You’ve planned carefully, crossed your T’s and dotted your I’s, completed the last of your tasks/duties, said farewell to your coworkers, and cut the cake.  Congratulations, you’re retired!  Now what??

Retirement is one of life’s significant transitions.  As such, it is not a “one and done” event, despite what you may be lead to believe by society, friends, or advertisers.  The mental and emotional transition from your working life to your retirement life takes years, not a single day.  And in that time of transition, I often see retirees struggle with the loss of identity that is a natural part of the process.

After I retire, I no longer call or think of myself as “Laura, the Professional.”  Instead, I have to face the idea of “Laura, the… something else.”  This can be an exciting reinvention, an intimidating quandary, a terrifying prospect, or all of the above!  Regardless of how I feel about it, though, the blank exists and needs attention if I am going to transition smoothly.  The potential pitfall for retirees is neglecting to fill in that blank, or in filling it with something that feels small or unfulfilling.  To prevent this unsettling feeling, I have found that a few moments of mindful reflection can be helpful.

Try this: take a moment to sit quietly and allow yourself a little time and space for reflection.  Put aside any distractions (TV, cell phone, etc.) for a few minutes.  If it’s helpful, close your eyes.  Now bring to mind a time in your life when you felt the most alive.  Perhaps a time when you felt you were living your life’s purpose, or a time when you felt especially proud and positive about yourself.  What was happening?  Who was involved?  Where were you?  Whether it was long ago or just recently does not matter.  What matters is the feeling associated with the memory.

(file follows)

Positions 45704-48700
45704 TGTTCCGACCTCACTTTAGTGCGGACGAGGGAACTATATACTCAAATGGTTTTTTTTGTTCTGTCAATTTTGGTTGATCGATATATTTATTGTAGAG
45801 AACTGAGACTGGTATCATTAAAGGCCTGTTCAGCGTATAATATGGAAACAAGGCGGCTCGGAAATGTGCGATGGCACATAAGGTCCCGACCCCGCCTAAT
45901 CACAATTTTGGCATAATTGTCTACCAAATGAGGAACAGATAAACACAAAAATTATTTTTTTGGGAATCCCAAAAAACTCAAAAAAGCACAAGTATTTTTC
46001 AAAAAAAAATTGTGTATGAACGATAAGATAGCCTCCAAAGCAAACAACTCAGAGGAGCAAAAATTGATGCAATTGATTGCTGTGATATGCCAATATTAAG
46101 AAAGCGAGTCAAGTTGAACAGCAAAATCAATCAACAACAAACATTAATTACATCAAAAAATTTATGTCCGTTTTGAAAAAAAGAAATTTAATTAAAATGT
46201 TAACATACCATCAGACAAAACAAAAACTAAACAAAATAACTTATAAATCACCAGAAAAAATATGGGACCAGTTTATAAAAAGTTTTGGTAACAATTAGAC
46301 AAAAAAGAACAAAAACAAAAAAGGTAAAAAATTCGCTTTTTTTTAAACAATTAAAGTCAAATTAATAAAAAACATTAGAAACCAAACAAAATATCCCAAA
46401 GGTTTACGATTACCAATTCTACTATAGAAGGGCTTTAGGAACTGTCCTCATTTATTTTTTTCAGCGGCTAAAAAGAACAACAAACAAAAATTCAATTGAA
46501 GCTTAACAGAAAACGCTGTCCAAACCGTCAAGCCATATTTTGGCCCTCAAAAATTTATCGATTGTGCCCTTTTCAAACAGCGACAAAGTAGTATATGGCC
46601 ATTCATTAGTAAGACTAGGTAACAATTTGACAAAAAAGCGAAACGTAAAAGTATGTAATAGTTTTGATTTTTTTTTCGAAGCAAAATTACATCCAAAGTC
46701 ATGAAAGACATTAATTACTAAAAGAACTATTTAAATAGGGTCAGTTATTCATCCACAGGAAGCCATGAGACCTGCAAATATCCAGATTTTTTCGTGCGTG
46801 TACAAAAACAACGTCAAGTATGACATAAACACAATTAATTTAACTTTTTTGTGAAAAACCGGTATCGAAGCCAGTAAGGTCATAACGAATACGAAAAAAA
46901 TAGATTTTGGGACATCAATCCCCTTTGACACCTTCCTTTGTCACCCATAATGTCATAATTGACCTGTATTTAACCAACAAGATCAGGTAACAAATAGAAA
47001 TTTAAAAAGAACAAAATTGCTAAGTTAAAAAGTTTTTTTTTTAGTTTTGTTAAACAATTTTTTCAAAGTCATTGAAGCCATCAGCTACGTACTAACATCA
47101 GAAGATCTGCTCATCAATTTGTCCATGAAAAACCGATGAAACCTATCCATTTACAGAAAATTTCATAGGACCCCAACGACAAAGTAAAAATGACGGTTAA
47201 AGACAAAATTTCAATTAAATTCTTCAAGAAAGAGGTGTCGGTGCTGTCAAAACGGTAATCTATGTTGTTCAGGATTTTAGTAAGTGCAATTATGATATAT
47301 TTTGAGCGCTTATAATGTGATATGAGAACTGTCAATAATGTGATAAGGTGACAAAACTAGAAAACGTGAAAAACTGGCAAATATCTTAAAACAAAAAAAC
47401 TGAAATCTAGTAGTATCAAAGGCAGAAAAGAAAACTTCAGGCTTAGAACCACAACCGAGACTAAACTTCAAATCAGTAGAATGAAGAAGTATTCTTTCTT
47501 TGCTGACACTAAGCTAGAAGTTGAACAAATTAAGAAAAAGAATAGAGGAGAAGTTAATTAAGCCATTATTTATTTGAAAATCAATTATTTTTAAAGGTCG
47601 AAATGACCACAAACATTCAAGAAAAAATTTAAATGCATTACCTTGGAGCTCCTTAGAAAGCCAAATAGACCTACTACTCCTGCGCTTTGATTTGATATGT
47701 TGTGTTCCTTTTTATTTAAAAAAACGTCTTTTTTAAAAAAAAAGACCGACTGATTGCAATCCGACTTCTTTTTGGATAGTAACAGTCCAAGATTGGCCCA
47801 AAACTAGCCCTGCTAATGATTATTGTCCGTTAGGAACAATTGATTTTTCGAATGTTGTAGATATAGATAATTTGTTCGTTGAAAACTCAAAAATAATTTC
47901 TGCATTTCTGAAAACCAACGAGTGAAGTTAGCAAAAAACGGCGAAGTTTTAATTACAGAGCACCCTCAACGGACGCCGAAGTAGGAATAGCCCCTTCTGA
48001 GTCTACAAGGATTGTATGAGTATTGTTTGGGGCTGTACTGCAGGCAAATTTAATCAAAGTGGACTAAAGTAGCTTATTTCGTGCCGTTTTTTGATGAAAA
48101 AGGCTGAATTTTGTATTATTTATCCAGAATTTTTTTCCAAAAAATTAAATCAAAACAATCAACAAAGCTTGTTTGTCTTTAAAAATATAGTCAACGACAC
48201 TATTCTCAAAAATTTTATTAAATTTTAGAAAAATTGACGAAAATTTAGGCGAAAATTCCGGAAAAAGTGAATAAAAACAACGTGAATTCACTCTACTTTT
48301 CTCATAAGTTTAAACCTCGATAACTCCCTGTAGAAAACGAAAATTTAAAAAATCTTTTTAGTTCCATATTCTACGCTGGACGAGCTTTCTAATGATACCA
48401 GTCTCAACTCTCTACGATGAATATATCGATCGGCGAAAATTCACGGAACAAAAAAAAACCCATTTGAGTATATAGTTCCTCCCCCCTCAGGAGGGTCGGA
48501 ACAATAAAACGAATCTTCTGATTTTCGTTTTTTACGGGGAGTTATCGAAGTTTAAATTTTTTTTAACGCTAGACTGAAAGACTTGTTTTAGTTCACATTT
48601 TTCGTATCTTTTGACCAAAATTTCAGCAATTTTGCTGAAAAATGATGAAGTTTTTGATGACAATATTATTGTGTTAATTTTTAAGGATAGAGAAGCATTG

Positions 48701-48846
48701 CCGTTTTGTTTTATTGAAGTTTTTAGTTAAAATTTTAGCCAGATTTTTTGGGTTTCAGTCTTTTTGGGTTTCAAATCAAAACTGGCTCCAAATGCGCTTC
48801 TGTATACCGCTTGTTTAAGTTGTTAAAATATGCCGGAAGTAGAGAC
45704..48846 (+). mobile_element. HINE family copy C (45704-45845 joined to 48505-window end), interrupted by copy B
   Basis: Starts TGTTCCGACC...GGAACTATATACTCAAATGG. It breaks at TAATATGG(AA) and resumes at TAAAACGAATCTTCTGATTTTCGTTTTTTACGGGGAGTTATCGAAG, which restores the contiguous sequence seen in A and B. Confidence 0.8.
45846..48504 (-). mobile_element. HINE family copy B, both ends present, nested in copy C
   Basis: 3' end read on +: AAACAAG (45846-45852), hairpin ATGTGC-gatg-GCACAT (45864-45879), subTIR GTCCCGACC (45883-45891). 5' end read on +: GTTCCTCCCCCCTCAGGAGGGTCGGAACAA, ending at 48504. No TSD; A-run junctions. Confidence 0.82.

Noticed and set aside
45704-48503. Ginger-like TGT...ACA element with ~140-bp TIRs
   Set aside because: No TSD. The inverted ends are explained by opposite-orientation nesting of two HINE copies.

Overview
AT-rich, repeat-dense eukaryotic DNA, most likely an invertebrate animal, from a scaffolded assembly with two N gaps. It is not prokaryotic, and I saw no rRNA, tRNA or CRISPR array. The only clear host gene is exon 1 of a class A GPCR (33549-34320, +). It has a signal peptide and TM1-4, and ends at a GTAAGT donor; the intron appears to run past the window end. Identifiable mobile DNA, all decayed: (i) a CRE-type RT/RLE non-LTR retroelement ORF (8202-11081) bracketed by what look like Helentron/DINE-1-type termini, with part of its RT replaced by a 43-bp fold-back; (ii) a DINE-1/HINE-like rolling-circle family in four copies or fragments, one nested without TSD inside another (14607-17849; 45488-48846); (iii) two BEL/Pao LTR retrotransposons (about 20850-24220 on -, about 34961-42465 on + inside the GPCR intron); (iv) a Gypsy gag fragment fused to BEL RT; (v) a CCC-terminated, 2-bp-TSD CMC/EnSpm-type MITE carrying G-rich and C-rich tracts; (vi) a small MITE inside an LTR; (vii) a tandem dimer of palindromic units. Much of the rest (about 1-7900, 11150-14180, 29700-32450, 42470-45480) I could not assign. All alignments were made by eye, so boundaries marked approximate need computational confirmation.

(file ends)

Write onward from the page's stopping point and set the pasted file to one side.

Once you’ve identified this high point, you can dig deeper into it to help you answer other questions such as: what else might give you a similar experience?  How can you structure your life now, to have more opportunities for experiences like this?  What needs to be done to protect this experience?  What diminishes this feeling?  Is there anything you need to avoid? 

While it may feel unusual at first, taking the time to reflect upon these deeper questions can help to guide you in making important financial decisions.  For example: where you want to live in retirement, what activities are most important to fund, how to structure your investments so that they provide the cash flow that you need in the manner that you desire, and/or who else is important to have involved in your decisions.

We all have high points in our lives which are important to remember from time to time.  This can provide us with a beacon to light the way in times of transition and uncertainty.  Whether you are age 30 or age 70, now is a great time for reflection on life’s touchstones.